# I think a problem occured when i used long()

Dan Bishop danb_83 at yahoo.com
Thu Sep 2 03:41:58 CEST 2004

```alikakakhel3 at hotmail.com (Ali) wrote in message news:<8f17f4bc.0409011101.5ace996 at posting.google.com>...
> I did the folloing in python shell:
>
> >>> x = 5.07e-25
> >>> x = long(x)
> >>> print x
> 0L
>
> Um... I was under the impresion that long numbers had very very long
> precision. But, it seems that in this case it rounded it to zero :(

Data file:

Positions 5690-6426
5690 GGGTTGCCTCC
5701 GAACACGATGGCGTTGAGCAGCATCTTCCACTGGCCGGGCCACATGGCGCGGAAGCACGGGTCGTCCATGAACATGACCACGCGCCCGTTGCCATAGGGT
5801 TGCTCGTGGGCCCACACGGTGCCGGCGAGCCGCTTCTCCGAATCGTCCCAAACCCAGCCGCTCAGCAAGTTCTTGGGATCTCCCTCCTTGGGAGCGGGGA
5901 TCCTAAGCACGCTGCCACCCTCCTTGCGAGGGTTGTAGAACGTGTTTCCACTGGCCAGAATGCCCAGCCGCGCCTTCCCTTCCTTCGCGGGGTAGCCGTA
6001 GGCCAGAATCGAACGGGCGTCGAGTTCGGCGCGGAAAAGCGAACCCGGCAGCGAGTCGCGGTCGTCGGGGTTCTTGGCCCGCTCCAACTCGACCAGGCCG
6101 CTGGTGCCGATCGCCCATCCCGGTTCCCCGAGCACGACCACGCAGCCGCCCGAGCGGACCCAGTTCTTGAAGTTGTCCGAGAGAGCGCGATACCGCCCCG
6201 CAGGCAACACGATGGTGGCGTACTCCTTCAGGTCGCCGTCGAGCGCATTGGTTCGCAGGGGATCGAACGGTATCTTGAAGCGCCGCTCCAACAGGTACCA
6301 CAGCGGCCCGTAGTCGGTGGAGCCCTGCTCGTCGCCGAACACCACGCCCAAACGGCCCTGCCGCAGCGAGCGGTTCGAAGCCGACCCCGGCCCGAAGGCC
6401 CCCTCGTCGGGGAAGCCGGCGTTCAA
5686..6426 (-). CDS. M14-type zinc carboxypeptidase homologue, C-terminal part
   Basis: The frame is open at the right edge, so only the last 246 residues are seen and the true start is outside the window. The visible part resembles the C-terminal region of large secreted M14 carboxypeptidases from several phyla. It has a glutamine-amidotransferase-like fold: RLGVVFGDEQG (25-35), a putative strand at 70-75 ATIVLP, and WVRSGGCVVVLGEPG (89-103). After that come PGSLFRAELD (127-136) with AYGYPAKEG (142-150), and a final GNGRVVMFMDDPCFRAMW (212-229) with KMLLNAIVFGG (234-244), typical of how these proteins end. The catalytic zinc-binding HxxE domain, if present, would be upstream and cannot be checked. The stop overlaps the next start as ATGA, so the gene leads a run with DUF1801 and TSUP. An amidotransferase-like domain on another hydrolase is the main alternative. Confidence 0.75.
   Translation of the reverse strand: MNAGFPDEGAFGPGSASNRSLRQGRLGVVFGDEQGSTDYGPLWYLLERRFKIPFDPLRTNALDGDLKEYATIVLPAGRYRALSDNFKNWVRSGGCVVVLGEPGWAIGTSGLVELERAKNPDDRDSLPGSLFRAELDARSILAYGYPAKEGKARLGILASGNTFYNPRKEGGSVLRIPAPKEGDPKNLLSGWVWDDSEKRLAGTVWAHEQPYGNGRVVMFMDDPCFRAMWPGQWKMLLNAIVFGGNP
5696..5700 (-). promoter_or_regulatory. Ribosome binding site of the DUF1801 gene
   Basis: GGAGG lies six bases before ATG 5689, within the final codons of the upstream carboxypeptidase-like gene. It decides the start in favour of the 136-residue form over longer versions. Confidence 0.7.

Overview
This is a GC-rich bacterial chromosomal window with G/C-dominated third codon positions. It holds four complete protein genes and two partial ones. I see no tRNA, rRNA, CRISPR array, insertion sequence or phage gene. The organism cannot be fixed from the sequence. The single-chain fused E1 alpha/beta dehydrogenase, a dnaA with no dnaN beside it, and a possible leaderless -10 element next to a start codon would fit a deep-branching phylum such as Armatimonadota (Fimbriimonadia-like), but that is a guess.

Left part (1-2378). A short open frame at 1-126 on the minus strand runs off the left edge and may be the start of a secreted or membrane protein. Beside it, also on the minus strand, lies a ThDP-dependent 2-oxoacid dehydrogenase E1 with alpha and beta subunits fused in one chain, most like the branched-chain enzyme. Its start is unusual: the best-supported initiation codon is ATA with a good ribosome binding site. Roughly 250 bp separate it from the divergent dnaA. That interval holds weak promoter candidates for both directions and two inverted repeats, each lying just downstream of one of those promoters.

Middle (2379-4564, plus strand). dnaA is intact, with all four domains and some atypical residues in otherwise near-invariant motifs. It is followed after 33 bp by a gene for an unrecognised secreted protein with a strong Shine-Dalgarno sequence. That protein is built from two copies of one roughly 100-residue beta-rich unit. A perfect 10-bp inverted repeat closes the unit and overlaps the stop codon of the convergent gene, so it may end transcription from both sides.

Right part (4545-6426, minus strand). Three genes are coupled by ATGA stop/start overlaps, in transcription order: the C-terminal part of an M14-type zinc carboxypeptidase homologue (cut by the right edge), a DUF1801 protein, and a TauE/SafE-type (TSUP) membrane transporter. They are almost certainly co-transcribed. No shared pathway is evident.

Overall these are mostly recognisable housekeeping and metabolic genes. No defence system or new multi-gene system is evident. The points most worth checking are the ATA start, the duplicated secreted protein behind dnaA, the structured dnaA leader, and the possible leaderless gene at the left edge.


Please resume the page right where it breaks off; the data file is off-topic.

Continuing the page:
"long" numbers are indeed unbounded, but they're only for integers;
fractions get truncated.

>>> long(1.001)
1L
>>> long(0.999)
0L

5.07e-25 is between 0 and 1, so it gets rounded to zero.

Perhaps you meant 5.07e+25, which doesn't.

>>> long(5.07e+25)
50699999999999999203082240L

(The "noise" digits at the end are there because the original float
value is stored with only 53 significant bits.)

Or perhaps you really do want high-precision fractional values.  You
*can* use long for this, by scaling your data so it's an integer.  For
example, instead of storing an amount as \$1.99, store it as 199 cents
(and remember the scaling by 100).  For greater fractional precision,
use higher scaling factors.

The "decimal" class in Python 2.4 will take care of this behind the
scenes.

```